After decades of service dating back to runway construction during WWII, Runway 5/23 had deteriorated to such a poor condition that the NCDOT Division of Aviation labeled it the “worst condition runway in the state” with a high potential for Foreign Object Debris, an aviation indicator of a very unsafe facility. Facing the potential loss of military aircraft, the largest user of the airport, and with that, the likely closure of the facility, the airport secured almost $5M in state funding to rebuild the runway. First estimates at $20M from another firm appeared to doom the runway rehabilitation and the airport failure before the project got off the ground. The airport decided to seek a second opinion from WK Dickson on a design approach to bring the project within available funding. WK Dickson delivered an innovative and sustainable design concept, utilizing rubblization of the existing concrete pavement that brought the project’s cost within the funding budget and met stringent safety and heavy aircraft use requirements.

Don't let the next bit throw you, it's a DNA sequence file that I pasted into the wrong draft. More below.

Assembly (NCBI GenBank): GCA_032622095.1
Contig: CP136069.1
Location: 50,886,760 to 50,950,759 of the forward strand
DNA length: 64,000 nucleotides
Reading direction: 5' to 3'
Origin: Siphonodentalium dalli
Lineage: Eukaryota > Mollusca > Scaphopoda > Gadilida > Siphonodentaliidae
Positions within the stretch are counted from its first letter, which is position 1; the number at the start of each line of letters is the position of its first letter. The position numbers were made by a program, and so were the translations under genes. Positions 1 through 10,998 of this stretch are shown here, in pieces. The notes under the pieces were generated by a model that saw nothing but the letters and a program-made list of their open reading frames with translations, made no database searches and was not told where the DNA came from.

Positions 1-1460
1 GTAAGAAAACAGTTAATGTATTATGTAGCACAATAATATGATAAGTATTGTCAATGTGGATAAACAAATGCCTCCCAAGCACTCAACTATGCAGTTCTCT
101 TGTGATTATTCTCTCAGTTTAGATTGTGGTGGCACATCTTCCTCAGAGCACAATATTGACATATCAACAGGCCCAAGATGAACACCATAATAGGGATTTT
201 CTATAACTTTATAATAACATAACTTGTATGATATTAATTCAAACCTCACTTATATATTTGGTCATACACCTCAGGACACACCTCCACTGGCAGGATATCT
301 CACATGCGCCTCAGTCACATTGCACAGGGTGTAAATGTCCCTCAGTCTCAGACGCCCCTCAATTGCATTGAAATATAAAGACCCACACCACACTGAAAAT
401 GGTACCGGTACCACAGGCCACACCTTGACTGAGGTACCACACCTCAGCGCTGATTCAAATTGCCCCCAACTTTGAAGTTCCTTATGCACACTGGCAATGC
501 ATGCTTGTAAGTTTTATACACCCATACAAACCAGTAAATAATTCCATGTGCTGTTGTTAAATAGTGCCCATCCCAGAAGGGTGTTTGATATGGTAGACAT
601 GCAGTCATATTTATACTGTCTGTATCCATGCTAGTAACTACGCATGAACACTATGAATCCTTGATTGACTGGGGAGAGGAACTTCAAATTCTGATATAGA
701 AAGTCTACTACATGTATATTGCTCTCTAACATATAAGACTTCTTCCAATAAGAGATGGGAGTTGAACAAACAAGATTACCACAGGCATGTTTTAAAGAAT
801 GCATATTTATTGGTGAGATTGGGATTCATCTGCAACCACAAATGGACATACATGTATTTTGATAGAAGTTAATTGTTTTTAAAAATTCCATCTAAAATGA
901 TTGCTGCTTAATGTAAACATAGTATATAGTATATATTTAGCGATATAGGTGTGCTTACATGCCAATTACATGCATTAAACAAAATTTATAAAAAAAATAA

WK Dickson procured a $200k grant from Golden LEAF Foundation, which reduced the airport’s match to only $220k. WK Dickson provided professional engineering, surveying, and planning services for improvements at Laurinburg-Maxton Airport, including the rehabilitation of Runway 5/23, which is 6,500 x 150 feet capable of supporting heavy commercial and military aircraft up to 210,000 pounds.
Golden LEAF Foundation